Teen sues Calif. PD using body cam video of UOF incident

The lawsuit against the city and police accuses the department of excessive force

By Joshua Tehee and Bryant-Jon Anteola
The Fresno Bee

FRESNO, Calif. — A Fresno police officer has been put on modified duty after body camera footage surfaced that showed the officer punching a teenage male several times in the face.

The officer, identified in a lawsuit as Christopher Martinez, is on desk duty and not allowed into the field, pending the outcome of an internal affairs investigation, according to Fresno Police Department Chief Jerry Dyer.

The incident happened eight months ago, but Martinez was placed on modified duty after Dyer viewed the video Tuesday night.

“The video that I have reviewed certainly raises questions and raises concerns for me as a police chief,” Dyer said at a news conference Wednesday.

The video, taken Jan. 23 on the second floor of the Fenix Apartments near downtown Fresno, was shot on an officer’s body camera. It was released to the media in conjunction with a lawsuit filed by the firm Baradat & Paboojian, Inc. on behalf of the teen, London Wallace, 17.

In it, Martinez is seen throwing several punches at Wallace. At least one of the punches struck Wallace, Dyer said.

The lawsuit against the city and police accuses the department of excessive force and seeks an unspecified amount of monetary damages.

“My client is embarrassed,” said Wallace’s attorney Nolan Kane, pointing out the teen has no criminal record. “And I think he feels the same way when most other people watch that video: They don’t think this incident should be happening in their community. Mr. Wallace is hopeful the judicial system will find justice for him.”

Punches thrown during search

The incident occurred during a probation search at an apartment where a gang member was known to reside, Dyer said.

When officers arrived, 15-20 people, including Wallace, were inside the apartment. According to Dyer, Wallace was told to go outside, twice, but was hesitant.

Once outside, the body cam footage shows Wallace placing his hands behind his head with his fingers locked, as a pair of officers pat him down.

After Wallace is done being patted down, one of the officers says a few words to Wallace and points toward the ground where other people are sitting down.

Within five seconds, Officer Martinez confronts Wallace, who is still standing, and grabs the teen’s arm. Wallace yells back at Martinez.

Almost simultaneously, the officer unleashes a fury of punches at Wallace’s head.

“I noticed Wallace was not listening,” Martinez said, according to a Fresno police report. “I believed Wallace was going to attempt to flee. …

“I punched Wallace approximately three times in the face in order to get him off me and to back him up. …”

“By punching Wallace in the face,” Martinez added, “I received the desired effect, creating the distance between me and Wallace, which allowed me to get my back off of the second story balcony railing.”

The video goes on to show Wallace wrestled to the ground by officers who struggled to get both of Wallace’s hands behind his back and handcuff him.

Eventually the footage shows Wallace in tears, with blood on the side of his right eye, along with a bloody nose and mouth. Kane, the attorney, said Wallace suffered a broken nose.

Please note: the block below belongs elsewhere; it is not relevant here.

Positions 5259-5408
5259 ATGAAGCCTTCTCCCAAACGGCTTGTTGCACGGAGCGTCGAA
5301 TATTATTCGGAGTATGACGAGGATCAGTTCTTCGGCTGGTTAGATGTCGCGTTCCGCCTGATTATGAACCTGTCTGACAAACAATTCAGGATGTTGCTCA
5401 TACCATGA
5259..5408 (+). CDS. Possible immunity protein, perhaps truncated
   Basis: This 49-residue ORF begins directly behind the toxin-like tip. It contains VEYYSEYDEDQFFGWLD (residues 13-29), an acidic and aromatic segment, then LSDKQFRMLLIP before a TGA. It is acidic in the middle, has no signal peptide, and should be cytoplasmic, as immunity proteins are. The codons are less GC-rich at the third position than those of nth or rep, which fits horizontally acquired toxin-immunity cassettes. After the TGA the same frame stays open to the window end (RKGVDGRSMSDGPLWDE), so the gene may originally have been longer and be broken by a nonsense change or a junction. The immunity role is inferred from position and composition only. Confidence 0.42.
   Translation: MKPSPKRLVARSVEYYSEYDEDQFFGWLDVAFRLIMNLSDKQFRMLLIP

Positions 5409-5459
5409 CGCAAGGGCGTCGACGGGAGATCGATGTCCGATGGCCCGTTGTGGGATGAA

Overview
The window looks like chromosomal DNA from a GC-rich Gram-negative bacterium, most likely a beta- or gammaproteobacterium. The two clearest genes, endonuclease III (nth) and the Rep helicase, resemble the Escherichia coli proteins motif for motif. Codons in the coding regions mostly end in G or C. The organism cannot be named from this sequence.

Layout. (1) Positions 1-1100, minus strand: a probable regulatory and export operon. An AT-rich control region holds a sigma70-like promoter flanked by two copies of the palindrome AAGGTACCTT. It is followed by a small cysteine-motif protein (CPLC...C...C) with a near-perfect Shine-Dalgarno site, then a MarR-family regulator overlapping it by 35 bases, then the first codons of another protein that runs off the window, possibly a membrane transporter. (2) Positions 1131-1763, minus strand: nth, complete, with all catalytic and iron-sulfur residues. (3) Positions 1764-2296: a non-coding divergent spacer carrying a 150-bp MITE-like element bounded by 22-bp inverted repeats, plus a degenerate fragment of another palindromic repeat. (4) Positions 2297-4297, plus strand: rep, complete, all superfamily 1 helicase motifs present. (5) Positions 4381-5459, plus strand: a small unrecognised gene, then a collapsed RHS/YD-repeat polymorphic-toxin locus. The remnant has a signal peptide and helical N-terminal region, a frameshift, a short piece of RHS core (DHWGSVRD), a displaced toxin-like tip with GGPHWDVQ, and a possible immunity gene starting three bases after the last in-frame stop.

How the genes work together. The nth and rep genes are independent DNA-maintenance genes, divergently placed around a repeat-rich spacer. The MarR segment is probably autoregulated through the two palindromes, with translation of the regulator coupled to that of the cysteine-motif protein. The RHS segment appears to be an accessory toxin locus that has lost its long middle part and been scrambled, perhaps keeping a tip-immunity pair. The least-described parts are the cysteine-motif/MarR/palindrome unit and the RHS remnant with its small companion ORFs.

“I ain’t do nothing to you,” Wallace appears to say to police. “I didn’t do (sic) to nobody.”

No firearms were located at the residence. Three people were arrested during the incident on charges related to parole and probation. Wallace was arrested for resisting arrest and obstruction, though the charges were later dropped.

Wallace was taken to the hospital where he was treated and interviewed by a Fresno police sergeant as part of a use of force review, Dyer said.

Excessive force?

The department’s Internal Affairs Division has been investigating the incident since May, when a excessive force complaint was filed by one of Wallace’s family members.

A deputy chief was informed of the investigation, Dyer said, who added he was not aware until Tuesday.

At any given time, internal affairs could have 30 ongoing investigations, Dyer noted, from reported of rudeness or excess force. Many complaints are brought to him immediately, but not all.

Dyer was shown the video Tuesday, and said he immediately asked that the investigation be expedited. He expects to have it concluded in a month, at which time “we will take appropriate action.”

Dyer would not say what exactly what that action might involve, but “if discipline is warranted, discipline will be rendered,” he said.

There are more than 40 body cam videos that captured some portion of the incident, and Dyer said they will all be reviewed.

Investigators are also attempting to locate witness and interviewing every officer who was on the scene. “Those interviews are happening now.”

Dyer said he understood the community has concerns after seeing the video, but asked that people reserve final judgment.

“I am committed to making sure this is a thorough investigation,” he said.

A councilmember reacts

The incident occurred in Fresno Councilmember Miguel Arias’ district. He said in a statement Wednesday the footage “clearly shows why the City needs to review its ‘use of force’ training, practice and policies.”

“As a father, I am beyond “disturbed” by the images depicted in this video footage. As a Council member, I am disgusted and disappointed at how this situation has been handled,” he said.

“This is not what we expect from our law enforcement officers when interacting with our residents, much less with minors who are cooperating with police. Nor is it representative of the vast majority of our police officers.”

©2019 The Fresno Bee (Fresno, Calif.)

McClatchy-Tribune News Service

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